Arturia KeyLab 61 MKII In-Depth Review
Arturia has been around since 1999; albeit the fledgling company didn’t achieve any great success right away. It took a few years, but in 2003, things began to change dramatically for the French company when they released their first emulations of some best-loved classic synthesizers in VST plug-in format. Said emulations were coined “The V Collection” (V obviating the term, vintage). As time passed, and subsequent product revisions ensued, Arturia’s reputation grew, as did their V Collection; what, with its current iteration numbering 25 vintage synths, e-pianos, pianos and even a Mellotron (as of June, 2019). Moreover, Arturia has continued to refine and improve its TAE® (True Analog Emulation) technology.
Although Arturia’s software developments have generally been well-received, the company wasn’t content to focus solely on that side of the equation so in 2009, they made available their first hardware synthesizer, “The Origin”. Since that time, Arturia has continued to produce a respectable catalogue of hardware pieces including “Mini Brute”, “MicroBrute”, “BeatStep”, “MatrixBrute”, “AudioFuse”, and many others. Consistently, each of Arturia’s hardware offerings has proven itself to be solidly built and well-outfitted with ample functionality and plentiful accoutrements.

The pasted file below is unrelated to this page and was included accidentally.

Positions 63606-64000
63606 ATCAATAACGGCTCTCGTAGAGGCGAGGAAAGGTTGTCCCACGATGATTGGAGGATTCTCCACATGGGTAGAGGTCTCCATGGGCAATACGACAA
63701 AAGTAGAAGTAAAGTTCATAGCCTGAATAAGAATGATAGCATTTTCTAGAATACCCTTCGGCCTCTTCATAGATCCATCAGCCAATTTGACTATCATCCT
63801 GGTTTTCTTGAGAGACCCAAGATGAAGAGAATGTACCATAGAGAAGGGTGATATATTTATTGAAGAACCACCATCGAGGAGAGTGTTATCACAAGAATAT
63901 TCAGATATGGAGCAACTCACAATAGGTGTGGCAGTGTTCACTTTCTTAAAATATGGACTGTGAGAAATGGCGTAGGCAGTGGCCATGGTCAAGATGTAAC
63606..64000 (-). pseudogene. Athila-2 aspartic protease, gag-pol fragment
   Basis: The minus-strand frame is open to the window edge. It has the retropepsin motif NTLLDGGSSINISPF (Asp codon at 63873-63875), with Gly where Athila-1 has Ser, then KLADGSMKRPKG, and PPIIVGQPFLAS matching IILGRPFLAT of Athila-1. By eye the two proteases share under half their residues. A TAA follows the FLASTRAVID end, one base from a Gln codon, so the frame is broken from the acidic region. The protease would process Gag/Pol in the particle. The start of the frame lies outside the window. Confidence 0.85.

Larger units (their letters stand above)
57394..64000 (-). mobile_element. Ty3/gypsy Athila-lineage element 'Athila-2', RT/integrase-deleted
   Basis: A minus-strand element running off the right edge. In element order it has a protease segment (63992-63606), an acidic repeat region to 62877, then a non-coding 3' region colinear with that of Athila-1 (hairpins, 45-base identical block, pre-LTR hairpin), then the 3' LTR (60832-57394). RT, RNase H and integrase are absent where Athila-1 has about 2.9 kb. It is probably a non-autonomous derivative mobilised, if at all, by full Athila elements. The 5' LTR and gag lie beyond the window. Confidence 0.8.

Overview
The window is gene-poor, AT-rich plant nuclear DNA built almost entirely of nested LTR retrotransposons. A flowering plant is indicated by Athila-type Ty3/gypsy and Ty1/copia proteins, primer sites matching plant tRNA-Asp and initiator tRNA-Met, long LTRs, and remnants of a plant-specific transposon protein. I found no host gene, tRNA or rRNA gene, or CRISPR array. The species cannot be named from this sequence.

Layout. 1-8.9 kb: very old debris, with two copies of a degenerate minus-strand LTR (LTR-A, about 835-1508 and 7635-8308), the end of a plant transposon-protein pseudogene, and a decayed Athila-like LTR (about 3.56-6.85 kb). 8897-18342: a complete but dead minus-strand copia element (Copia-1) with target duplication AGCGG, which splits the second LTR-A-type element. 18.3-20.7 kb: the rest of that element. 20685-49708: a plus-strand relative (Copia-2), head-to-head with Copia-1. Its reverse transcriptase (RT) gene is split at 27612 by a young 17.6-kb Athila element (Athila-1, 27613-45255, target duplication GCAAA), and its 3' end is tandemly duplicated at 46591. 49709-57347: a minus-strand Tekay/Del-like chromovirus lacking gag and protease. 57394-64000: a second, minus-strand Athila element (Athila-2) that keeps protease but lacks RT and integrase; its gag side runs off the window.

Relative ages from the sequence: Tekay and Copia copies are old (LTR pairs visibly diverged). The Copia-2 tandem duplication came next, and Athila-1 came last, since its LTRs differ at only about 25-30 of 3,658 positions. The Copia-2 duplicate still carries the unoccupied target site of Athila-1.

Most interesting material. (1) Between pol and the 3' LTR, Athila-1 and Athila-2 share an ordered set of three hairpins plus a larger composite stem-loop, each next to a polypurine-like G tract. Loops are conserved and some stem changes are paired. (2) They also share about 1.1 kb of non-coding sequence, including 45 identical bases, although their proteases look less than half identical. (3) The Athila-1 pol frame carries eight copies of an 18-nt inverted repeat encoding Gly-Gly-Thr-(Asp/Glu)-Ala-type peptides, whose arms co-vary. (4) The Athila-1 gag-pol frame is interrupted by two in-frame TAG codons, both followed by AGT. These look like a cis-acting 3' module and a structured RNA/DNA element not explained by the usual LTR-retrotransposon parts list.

Our present investigation spotlights one of these: The KeyLab 61 MK II. This little darling rings the till at a moderate street price of $499 - $549 (USD) / $649 (CAD) in most retail shops. The unit I received is a black model (which I personally prefer), but of course, the KeyLab MK II series is also available in Arturia’s recognizable white carriage. Ensuring that even a first-time customer will be able to enjoy this delightful keyboard controller at its finest, Arturia has included full version licenses of Analog Lab 4 and Piano V 2. Analog Lab is a heaping compendium of Arturia’s entire V Collection, providing approximately 8000 presets culled from the entire caboodle. Piano V 2 is a collection of 12 modelled pianos comprising uprights, grands, and even a couple of unique theorems that marry traditional designs with imaginary metallic and glass cabinetry.
Native Instruments Komplete Kontrol A61 [Exciting In-Depth] Review
Unless you've been imprisoned in Iqaluit, Nunavut, since the early 1990s, you’re no doubt very familiar with music technology mega brand, “Native Instruments” (NI). Chances are, the percentage of contemporary music producers, home-recordists, and DAW users who don’t own at least one NI product, is probably so low that it’s negligible to measure. Be that as it may, NI has pretty much always been the industry leader – perhaps even the industry creator – of all samples-based virtual instrumentation. Well, in regard to the personal computer and software DAW domains that is.
As magnanimous as NI’s sample and software archive is, they've not been strangers to the hardware side of the equation either. In particular, their Traktor rigs became tremendously popular with our musical wannabe cousins (DJs), and many a fine home recording was captured using Komplete Audio devices. Machine hybrid systems, which married percussive pad controllers to software samples, allowed electronic music artists to get as creative and hip-hoppy as their one drop hearts desired. The small studio and home producer crowd really sat up and took notice when NI released their industry-shaking line of dedicated keyboard controllers: Komplete Kontrol “S” series – in 49, 61 and 88 key configurations.
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